Dirty Geometry
In Latin American Art

May 3 – September 25, 2015

 

Curated by artist Osvaldo Romberg, Dirty Geometry showcases work that demonstrates what he sees as a rebellious attempt to separate itself from the tight, rigid theoretical framework perpetuated by traditional notions of geometry.

 
 

The exhibition features twenty-three participants, all Latin Americans working in geometric abstraction between 1950 and today, who explore a kind of creolization of orthodox geometric style. They effectively reinvent geometry into a notion that is free from theory—a “dirty war,” according to Romberg. Like the controversial French philosopher Georges Bataille, who believed that “divine filth” leads to pure ecstasy, Romberg believes it is possible to bring about an eroticism of geometry through dirt.

Romberg’s Dirty Geometry subverts the strict, systematic, straightforward qualities of geometric forms pioneered by Wassily Kandinsky, the Russian artist and art theorist credited for creating the first purely abstract paintings. While a number of artists, including Mark Rothko and Frank Stella, have experimented with this bold approach, Romberg feels Latin American artists offer some of the most prominent examples of it.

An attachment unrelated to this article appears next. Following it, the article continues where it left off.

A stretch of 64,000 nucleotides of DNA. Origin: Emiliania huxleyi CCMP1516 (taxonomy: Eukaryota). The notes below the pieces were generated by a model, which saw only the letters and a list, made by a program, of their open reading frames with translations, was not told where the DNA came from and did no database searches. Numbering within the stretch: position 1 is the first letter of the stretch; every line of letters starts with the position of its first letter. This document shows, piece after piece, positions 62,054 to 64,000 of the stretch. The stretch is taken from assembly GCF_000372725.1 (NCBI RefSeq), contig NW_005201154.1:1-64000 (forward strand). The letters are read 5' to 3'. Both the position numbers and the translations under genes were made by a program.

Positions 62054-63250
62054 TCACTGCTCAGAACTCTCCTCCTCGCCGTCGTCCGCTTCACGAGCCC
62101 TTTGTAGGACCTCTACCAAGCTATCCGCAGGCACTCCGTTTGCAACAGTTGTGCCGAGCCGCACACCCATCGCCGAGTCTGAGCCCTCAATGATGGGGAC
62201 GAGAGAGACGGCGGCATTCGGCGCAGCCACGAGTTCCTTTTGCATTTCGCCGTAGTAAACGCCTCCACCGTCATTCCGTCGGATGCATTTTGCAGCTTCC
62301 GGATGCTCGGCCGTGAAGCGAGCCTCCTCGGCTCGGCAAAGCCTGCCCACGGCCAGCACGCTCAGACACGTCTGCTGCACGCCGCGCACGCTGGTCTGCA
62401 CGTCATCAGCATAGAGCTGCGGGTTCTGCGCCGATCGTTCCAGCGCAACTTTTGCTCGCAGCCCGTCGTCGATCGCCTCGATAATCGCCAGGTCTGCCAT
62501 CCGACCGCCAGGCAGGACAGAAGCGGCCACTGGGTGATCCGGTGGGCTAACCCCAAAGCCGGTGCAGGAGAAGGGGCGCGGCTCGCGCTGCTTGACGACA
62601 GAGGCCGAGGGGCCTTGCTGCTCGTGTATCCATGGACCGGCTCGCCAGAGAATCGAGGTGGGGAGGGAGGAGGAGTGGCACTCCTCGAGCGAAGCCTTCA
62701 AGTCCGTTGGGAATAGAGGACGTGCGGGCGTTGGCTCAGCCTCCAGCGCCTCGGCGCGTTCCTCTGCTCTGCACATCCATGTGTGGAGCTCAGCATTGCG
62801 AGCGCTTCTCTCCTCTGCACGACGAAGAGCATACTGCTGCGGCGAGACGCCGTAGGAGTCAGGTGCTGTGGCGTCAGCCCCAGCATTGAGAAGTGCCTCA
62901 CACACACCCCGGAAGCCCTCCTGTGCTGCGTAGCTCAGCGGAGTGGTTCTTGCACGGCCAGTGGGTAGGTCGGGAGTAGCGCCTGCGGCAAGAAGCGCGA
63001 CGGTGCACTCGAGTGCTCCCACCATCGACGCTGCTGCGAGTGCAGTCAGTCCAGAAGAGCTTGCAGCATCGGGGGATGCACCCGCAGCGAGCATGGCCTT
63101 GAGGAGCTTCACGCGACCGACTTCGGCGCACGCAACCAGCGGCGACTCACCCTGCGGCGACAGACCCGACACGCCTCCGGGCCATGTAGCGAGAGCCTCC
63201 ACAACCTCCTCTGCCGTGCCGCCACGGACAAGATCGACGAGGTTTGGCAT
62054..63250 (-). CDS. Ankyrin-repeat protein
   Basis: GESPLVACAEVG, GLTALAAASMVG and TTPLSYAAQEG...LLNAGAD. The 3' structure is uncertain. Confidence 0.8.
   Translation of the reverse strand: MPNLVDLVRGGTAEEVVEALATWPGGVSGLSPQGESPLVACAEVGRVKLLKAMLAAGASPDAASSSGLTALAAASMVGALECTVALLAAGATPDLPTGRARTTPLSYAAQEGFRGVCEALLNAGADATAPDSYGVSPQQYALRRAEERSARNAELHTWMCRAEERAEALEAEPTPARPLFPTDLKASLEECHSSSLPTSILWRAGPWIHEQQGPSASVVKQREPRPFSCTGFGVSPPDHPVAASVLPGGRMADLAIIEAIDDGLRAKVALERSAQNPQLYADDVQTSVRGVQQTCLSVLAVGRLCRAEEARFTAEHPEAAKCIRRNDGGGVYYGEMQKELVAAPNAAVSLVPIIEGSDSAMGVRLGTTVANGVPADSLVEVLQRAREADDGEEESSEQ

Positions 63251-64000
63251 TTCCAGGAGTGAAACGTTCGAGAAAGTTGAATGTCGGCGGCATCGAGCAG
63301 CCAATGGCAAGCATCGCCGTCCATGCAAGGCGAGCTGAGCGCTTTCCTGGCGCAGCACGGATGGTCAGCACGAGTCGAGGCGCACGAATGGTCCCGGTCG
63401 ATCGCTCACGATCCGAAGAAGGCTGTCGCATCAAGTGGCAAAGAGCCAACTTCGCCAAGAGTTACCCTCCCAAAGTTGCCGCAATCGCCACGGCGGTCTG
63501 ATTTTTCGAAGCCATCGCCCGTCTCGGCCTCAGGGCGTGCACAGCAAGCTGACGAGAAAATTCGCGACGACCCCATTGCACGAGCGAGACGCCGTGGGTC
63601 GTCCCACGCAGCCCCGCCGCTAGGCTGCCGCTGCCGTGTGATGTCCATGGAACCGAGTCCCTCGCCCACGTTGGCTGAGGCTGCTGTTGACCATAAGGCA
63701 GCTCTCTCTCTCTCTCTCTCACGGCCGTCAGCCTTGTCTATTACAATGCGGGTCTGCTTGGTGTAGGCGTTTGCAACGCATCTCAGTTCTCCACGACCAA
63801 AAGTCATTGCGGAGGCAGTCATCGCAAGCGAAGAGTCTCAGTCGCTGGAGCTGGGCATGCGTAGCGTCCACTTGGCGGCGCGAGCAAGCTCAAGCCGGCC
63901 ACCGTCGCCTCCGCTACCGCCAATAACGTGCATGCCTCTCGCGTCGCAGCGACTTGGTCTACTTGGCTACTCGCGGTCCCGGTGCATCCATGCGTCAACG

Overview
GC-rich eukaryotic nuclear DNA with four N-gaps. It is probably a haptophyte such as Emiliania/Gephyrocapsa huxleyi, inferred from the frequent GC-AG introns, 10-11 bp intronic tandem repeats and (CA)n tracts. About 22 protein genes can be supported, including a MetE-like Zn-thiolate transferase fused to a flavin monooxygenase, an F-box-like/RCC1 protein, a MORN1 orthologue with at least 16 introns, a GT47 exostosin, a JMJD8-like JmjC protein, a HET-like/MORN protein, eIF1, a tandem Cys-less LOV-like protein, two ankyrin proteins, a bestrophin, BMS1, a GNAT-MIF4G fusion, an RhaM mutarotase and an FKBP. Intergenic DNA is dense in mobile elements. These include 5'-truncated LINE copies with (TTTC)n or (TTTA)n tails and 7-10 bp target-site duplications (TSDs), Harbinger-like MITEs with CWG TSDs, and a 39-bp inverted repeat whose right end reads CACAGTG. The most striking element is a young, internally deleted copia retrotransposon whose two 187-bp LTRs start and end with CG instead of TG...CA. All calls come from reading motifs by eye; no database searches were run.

By twisting and reinventing classic shapes using contemporary cultural prisms, the organic, pared-down works in the exhibition question the role of art in the human experience. Playful, colorful, and subtly sexy, the featured practitioners display a solid consciousness of artistic-cultural identity together with a sense of new possibilities.

 

 

 

 

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IMAGES
Horacio Zabala, Hipótesis XXV, 2010
Cecilia Biagini, Parallel Worlds, 2013
Eduardo Costa, Black and White transversal soft painting, 2007-2008
Luis Roldán, La Pared, 2013
Raul Lozza Untitled N. 706 1963